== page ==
Gladstone, who opposed all of Disraeli's interventionisms, said, "Great powers have great responsibilities, and the greater the power, the greater their responsibility." And as you well know from our joint work on trying to reform the United Nations, the reason why the veto was given to five big powers -- apart from the fact that you could only get Moscow and Washington in if you gave them a veto -- was that you thought these big powers were going to carry the heavy lifting for any future aggressions or wars or collapses or stuff like that.

It was only those who had the wherewithal who could be then turned to with the moral duty to discharge what was in the U.N. Charter. We've talked about this before but something that gets me very disgusted is when we get a report that there has been, you know, five new members in the U.S. Security Council -- in the U.N. Security Council because of a two-year rotation.

And the General Assembly nowadays pays absolutely no attention to the critical clause in the charter which says that the qualification for rotating members is, first of all, their capacity to contribute to the general maintenance of peace. So we should not be having -- with respect to anybody here -- from the Tonga Islands or Barbados, we should not be having them in the Security Council because they vote on war and peace.

But I'm getting away from the Gladstonian point, which big powers and great powers have a big responsibility because they have the lift; they have the capacity. And the answer to that is that if you keep interpreting it from your own moral perspective, A, you're likely to get overstretch, and, B, a large number of other countries in the world will say, well, I mean, what gives you the right to decide it's time to intervene or not to intervene?

This is indeed why we try to create an international organization which might make that decision about intervention in, if necessary, protect -- the right to protection, if necessary -- if the Security Council voted it, if necessary, a peacekeeping or peace enforcement operation.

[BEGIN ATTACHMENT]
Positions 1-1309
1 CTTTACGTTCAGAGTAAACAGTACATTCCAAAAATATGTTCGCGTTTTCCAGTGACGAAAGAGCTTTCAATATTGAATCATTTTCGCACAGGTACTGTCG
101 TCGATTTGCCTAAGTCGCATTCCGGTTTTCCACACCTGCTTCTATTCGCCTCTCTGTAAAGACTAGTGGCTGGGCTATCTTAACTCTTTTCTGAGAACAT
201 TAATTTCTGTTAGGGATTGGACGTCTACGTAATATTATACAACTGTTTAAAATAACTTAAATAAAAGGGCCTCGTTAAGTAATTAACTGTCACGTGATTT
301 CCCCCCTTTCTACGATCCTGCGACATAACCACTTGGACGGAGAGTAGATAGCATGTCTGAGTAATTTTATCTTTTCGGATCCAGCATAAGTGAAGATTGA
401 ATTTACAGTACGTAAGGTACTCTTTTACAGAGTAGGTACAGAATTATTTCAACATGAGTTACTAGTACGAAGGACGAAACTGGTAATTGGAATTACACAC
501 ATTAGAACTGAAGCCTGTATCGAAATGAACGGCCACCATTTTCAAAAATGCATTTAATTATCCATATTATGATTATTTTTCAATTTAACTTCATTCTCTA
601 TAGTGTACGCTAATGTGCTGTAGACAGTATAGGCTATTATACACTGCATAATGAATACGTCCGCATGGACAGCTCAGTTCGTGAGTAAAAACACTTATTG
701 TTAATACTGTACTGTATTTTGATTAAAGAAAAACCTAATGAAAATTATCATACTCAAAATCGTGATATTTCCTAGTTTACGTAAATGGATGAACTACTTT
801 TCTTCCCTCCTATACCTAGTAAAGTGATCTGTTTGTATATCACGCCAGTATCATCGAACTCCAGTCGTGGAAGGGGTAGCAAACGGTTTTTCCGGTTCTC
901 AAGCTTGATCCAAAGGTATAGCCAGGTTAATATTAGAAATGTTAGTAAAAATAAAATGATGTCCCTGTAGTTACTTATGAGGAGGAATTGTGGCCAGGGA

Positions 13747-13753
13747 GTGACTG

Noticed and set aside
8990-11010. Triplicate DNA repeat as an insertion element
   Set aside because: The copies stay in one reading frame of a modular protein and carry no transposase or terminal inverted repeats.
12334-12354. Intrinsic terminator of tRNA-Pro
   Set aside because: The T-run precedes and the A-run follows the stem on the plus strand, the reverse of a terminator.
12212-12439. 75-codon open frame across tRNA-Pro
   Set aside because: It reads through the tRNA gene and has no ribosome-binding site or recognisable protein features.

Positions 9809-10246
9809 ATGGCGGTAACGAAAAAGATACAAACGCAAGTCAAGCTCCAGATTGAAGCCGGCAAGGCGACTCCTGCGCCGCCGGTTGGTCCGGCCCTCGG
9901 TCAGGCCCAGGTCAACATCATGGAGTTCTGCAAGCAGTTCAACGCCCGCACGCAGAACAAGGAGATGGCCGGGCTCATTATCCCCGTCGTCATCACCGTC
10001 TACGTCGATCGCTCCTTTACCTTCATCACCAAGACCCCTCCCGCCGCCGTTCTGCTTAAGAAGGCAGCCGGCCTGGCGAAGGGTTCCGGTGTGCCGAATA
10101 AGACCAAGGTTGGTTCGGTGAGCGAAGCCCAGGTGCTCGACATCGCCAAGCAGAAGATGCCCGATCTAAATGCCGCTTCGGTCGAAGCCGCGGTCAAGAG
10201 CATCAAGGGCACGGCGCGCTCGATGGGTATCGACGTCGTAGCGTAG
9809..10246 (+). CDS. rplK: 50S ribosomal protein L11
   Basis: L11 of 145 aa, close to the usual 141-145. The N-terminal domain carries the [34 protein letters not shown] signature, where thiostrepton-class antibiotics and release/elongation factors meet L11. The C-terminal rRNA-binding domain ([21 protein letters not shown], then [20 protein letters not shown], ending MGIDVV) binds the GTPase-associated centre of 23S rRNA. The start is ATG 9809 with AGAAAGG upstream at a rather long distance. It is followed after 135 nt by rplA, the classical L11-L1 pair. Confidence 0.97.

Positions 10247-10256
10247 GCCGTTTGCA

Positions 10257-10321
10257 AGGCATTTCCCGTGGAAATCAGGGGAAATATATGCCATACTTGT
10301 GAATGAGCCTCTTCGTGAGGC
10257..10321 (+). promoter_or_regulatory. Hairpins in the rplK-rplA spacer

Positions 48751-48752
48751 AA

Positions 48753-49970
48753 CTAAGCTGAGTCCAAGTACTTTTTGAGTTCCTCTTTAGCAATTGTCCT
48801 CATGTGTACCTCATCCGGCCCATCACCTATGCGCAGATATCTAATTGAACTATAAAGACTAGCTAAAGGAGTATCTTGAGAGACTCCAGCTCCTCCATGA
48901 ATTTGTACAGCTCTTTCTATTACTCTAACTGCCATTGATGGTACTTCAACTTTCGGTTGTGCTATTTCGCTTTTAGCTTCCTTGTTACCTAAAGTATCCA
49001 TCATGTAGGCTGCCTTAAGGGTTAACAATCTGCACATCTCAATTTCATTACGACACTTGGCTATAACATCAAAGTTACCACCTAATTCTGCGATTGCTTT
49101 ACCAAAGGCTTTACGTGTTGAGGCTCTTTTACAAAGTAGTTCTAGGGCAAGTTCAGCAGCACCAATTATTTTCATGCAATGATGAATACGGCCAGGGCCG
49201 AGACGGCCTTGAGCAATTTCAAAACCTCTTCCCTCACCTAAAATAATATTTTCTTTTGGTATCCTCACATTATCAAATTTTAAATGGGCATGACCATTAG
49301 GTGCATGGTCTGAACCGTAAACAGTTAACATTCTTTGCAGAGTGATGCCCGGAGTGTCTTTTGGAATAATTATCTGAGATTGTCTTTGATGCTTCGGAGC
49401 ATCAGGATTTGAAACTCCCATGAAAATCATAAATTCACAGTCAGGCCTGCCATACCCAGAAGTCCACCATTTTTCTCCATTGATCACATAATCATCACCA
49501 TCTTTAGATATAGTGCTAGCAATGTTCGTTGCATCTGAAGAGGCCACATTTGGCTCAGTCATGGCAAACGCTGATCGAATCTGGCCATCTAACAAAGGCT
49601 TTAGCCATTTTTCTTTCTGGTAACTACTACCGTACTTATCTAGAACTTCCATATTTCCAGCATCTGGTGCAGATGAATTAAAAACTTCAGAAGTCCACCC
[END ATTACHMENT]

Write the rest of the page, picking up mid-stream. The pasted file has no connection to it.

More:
So I'm in this wobbly middle ground between Pat Buchanan, who sends me about a weekly letter of congratulations on the validity of the imperial overstretched thesis -- (laughter) -- on the one hand, and the "intervene everywhere for good moral purposes" on the other hand. But I guess that on that issue it's the people in the middle who look ineffectual because they're dancing around Richard's notion of necessary or unnecessary wars and -- wars of necessity and wars of choice.

And I just guess there's no end to that. That is, there is a permanent political moral dilemma, and in some cases you could strive like angels -- my final sentence, Richard -- strive like angels to try to avoid war and then realize that you couldn't.

I once brought A.J.P. Taylor up to talk at the University of East Anglia, where I was teaching. I drove him up and I asked him, was he going to explain to my students why the British government, after doing nothing about Manchuria, nothing about Abyssinia, very little about the Rhineland, nothing about the Anschluss, handing over Sudetenland at Munich, nothing about the takeover of Prague in 1939, why did it then decide it had to go to war?

And Taylor said, well, there's two things. First of all, even a pacifist -- and there were many in 1930s Britain -- realized that this was just -- you just had to abandon that pacifism because the greater evil was not doing anything than doing anything. And he said, secondly, the older diehard isolationists like the Daily Telegraph said, we have been -- you know, you can only go so far pushing a big power in the chest, and right now, after Prague, he's pushed us enough.

So the right-wing imperialists said we had to come in and the moralists and idealists said you had to come in, and Chamberlain's government was just swept aside by Amory and others in the House of Commons because there comes a time when what looked like the very sensible, most coherent, rational policy can be undermined by something happening outside your control.

HAASS: I don't know if the students at Yale are any better, but I certainly know they are fortunate -- (laughter) -- and I am envious of them. Thank you so much. (Applause.)

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Transcript

The Origins of the Cold War

Speakers: Frank Costigliola, Melvyn P. Leffler, and Philip D. Zelikow
Introductory Speaker: Richard N. Haass
Presider: Andrew Nagorski

Frank Costigliola of the University of Connecticut, Melvyn P. Leffler of the University of Virginia, and Philip D. Zelikow of the University...